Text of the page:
Ministry of Labour on lookout for false reports of absconding

Employers who falsely claim that an employee has fled, so they do not have to pay them salary or benefits, will be vigorously prosecuted, ministry officials say.

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DUBAI // Employers who falsely claim that an employee has fled, so they do not have to pay them salary or benefits, for instance, will be vigorously prosecuted, a senior Ministry of Labour official said yesterday. "If it proves that an employer has registered a malicious absconding report against an employee he will be referred to the Public Prosecution on charges of forging official documents," Humaid bin Deemas, the ministry's acting director general, said in a meeting with a group of journalists.

"There is a legal ground for us to refer such employers who try to escape their duties by putting out such false absconding reports, as giving false information in an official document is forgery," he said. It has always been illegal for employers to file a false report that one of their employees has broken their contract and absconded. Absconding is defined as not reporting for work for seven consecutive days without a valid reason.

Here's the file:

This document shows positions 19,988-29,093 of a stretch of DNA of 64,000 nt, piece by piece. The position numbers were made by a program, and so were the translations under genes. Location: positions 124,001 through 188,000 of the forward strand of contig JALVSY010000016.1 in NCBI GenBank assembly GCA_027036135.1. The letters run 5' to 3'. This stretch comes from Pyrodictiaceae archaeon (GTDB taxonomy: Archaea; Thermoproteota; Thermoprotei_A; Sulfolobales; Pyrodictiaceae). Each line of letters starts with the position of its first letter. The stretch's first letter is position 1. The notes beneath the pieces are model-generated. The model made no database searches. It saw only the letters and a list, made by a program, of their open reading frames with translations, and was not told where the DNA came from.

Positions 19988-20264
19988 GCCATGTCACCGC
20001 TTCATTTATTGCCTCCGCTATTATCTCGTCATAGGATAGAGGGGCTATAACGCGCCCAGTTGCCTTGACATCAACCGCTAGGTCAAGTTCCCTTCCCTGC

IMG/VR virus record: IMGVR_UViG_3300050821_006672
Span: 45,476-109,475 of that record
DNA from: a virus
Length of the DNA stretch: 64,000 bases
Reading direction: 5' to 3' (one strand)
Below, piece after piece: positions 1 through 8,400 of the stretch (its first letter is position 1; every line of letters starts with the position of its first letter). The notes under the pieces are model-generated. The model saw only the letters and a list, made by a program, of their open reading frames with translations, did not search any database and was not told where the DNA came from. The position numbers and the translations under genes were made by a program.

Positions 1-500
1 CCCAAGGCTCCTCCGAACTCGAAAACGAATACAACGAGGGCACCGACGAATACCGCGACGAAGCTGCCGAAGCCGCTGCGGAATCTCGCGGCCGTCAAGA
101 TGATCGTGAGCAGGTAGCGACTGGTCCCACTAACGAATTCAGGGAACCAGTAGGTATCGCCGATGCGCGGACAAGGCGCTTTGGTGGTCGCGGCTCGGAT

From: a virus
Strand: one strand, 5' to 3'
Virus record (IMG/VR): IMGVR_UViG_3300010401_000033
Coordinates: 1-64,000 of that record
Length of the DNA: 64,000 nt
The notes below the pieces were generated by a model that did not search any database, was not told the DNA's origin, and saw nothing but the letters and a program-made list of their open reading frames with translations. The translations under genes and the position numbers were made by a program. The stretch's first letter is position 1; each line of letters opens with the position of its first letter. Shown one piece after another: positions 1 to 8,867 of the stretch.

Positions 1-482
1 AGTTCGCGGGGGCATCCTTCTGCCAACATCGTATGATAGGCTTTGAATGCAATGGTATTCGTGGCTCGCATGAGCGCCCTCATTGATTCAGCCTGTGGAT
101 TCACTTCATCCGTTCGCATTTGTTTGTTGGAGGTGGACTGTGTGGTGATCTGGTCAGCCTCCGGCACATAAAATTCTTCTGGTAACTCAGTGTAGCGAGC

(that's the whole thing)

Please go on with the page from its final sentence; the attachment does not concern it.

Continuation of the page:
According to the ministry, some employers had filed such reports to avoid paying salaries or so they would not have to pay end-of-service benefits. "The absconding report is an organisational tool in the labour market which has been put in place so the concerned authorities could crack down on violators and we will not let it under any circumstances become a tool for employers who want to escape their duties or want to take vindictive actions against their employees," he said.

He recounted an ongoing case in which a Pakistani woman appealed to him to help her husband, who was detained by police for allegedly absconding and was scheduled to be deported. She said that after her husband had demanded two months' back pay that he was owed, his employer told him they were going out on a job, but instead took him to the Naif police station. The official, who did not disclose the names of the couple or the company, said the case was being investigated, and action would be taken against the employer if the allegations were proved correct.

He added that the problem was not "a trend", but that the ministry would now aggressively pursue such cases so the practice did not spread. The legal status of the majority of expatriates who live in the country is based on the employment visa issued to them once they start a job. A person is considered illegal if he or she remains in the country without working for the employer who provided them with a visa that is still valid.

A person who has an absconding report registered against him or her will be deported from the country and classified as illegal.